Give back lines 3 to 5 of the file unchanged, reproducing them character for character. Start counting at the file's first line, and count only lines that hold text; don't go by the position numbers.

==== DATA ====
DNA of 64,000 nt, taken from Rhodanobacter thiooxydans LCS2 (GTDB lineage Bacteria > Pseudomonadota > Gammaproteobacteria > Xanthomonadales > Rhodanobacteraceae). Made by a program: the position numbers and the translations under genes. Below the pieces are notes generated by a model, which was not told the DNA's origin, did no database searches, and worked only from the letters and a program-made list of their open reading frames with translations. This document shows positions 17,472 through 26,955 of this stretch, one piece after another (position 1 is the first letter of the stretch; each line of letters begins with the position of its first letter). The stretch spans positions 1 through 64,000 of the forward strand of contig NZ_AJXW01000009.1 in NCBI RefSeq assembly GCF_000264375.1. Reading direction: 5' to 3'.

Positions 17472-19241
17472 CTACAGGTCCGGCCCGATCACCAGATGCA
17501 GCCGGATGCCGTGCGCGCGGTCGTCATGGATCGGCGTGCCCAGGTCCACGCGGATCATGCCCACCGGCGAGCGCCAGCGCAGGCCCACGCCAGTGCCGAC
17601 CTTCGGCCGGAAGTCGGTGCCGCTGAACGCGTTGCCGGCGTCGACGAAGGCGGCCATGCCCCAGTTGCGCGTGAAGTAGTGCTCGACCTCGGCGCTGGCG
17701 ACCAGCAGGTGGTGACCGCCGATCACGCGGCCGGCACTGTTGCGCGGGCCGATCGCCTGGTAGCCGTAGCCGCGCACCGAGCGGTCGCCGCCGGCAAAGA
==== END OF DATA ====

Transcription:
17472 CTACAGGTCCGGCCCGATCACCAGATGCA
17501 GCCGGATGCCGTGCGCGCGGTCGTCATGGATCGGCGTGCCCAGGTCCACGCGGATCATGCCCACCGGCGAGCGCCAGCGCAGGCCCACGCCAGTGCCGAC
17601 CTTCGGCCGGAAGTCGGTGCCGCTGAACGCGTTGCCGGCGTCGACGAAGGCGGCCATGCCCCAGTTGCGCGTGAAGTAGTGCTCGACCTCGGCGCTGGCG